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Our hands naturally rest angled when in front of us, and this keyboard has been built to conform to that, rather than having us awkwardly trying to straighten our hands on a regular flat keyboard, putting strain on our wrists. The keyboard is also curved into a dome shape, which contributes to its ergonomic shape. See More
Some keys (like Backspace or Enter), if not pressed perfectly perpendicularly, hit the shelf of the frame and get blocked on their way down. This means the stroke isn't registered and, on top of that, feels awkward. On the (slightly) bright side, this awkward feel acts as feedback that the key wasn't fully pressed. See More
Rather than the usual Fn key that needs to be pressed in combination with other keys to activate said key's secondary functions, the Sculpt has slider switch that does this. This makes it easier to default to those functions. See More
The switches used are scissor switches, which are the ones used in many laptops. They provide shallow keystrokes which don't give the same feedback as a mechanical keyboard. These keys need to be bottomed out in order to activate, which creates some strain on your finger's joints as they are constantly hitting the bottom of the stroke. Scissor switches are also known to be less accurate than other keyboards. See More
Since the number pad is a separate part from the main keyboard, its position can adjusted and it can be moved out of the way when it isn't being used. This allows for a more ergonomic mouse use, since it can be placed closer to the keyboard, just like in a tenkeyless design. See More
The Page Up, Page Down, Home, Insert, End, Delete and Arrow keys are squeezed together, right next to Enter, right Shift and right Control, without any physical barrier/marker to separate the two key clusters. Since this is not an usual layout, it is disorienting for users. See More
This keyboard connects wirelessly to the computer. This offers many benefits, such as a clean, tidy look (no cable mess) or a flexible positioning (greater use range). On top of that, it doesn't occupy one of the ports. See More
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Becoming an expert at using this keyboard’s optimized design needs time and patience, since it’s so different from what most people are used to. Some of its drastic layout changes can be disorienting at first. For example, the four arrow keys are separated: up and down on the right side cluster; left and right on the left side cluster. It’s also built to enforce healthier hand posture and movements, that may feel weird at first. For instance, the keyboard trains you (using a deactivatable key feedback) to press keys smoothly instead of smashing down, which reduces hand strain. Usually, it takes between two to four weeks of regular use to feel completely comfortable at using this keyboard. See More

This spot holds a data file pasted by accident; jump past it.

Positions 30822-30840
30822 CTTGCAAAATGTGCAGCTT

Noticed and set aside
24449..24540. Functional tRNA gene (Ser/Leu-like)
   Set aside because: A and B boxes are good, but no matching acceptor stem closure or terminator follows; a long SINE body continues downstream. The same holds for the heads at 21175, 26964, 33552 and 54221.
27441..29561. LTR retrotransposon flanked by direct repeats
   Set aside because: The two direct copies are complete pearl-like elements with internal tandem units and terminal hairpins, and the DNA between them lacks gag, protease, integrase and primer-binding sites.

Having multiple keys under the thumbs lets you keep the rest of your hands still, and helps prevent reaching. For example, the backspace key on a regular keyboard is way in the top right corner, while on the Kinesis keyboard it's under the left thumb. So, to hit the backspace button you just need to move your thumb while on regular keyboards you need to move your whole right hand and stretch your pinky to reach it. See More
The downside of this keyboard is that it can occasionally act up. The biggest problem is that the up-event for a key occasionally gets lost and then some key will auto-repeat until you press it again. Or even worse, it's a key that has no visible effect like an Alt key, and then you have to figure out which key it is that is in the virtual down position, and press it again. It has had this same problem for the last 20 years. You learn to live with it for the sake of your hands. See More
The functions keys are not build with the same switches than the other keys: they use Cherry ML switches instead of Cherry MX Brown switches. Because of their shorter travel distance, the ML feels quite different. It's awkward to have such different sensations for different parts of the keyboard. See More
This keyboard has numerous ergonomic advantages over a keyboard with a standard layout. Some of them are obvious and some are subtle, but they are synergistic and result in a typing experience that places far less stress on the hands. Learning a tweaked keyboard layout is a small price to pay to avoid RSI (repetitive strain injury). See More
The 4000 keyboard is designed to be more comfortable to type on than regular rectangular keyboards. Its key rows curve to match the human hands’ angled resting position, eliminating the wrist strain that happens with regular keyboards. This is an important factor in reducing the risk of injury. See More
With a retail price of $96.86, this keyboard is considerably more affordable than most ergonomic keyboards on the market. It doesn’t have the same caliber as more premium keyboards, but it’s a top option for those on a budget who are looking for a good ergonomic option. See More
This keyboard has hotkeys for things like media control, zoom or launching applications. The function keys also have secondary functions, activated by an F-lock key. Some of them are customizable via a companion app (for Windows and macOS) that ships with the keyboard. See More
The 4000 keyboard uses the same traditional rubber dome switches found on common keyboards, unlike the mechanical switches found on many other good programming keyboards. Rubber dome switches are inconsistent and always need to be bottomed out with each key press. They are also not especially durable, lasting about a quarter of the time their mechanical counterparts last. It should be noted this switch option is one of the main reasons why this keyboard is so affordable. See More
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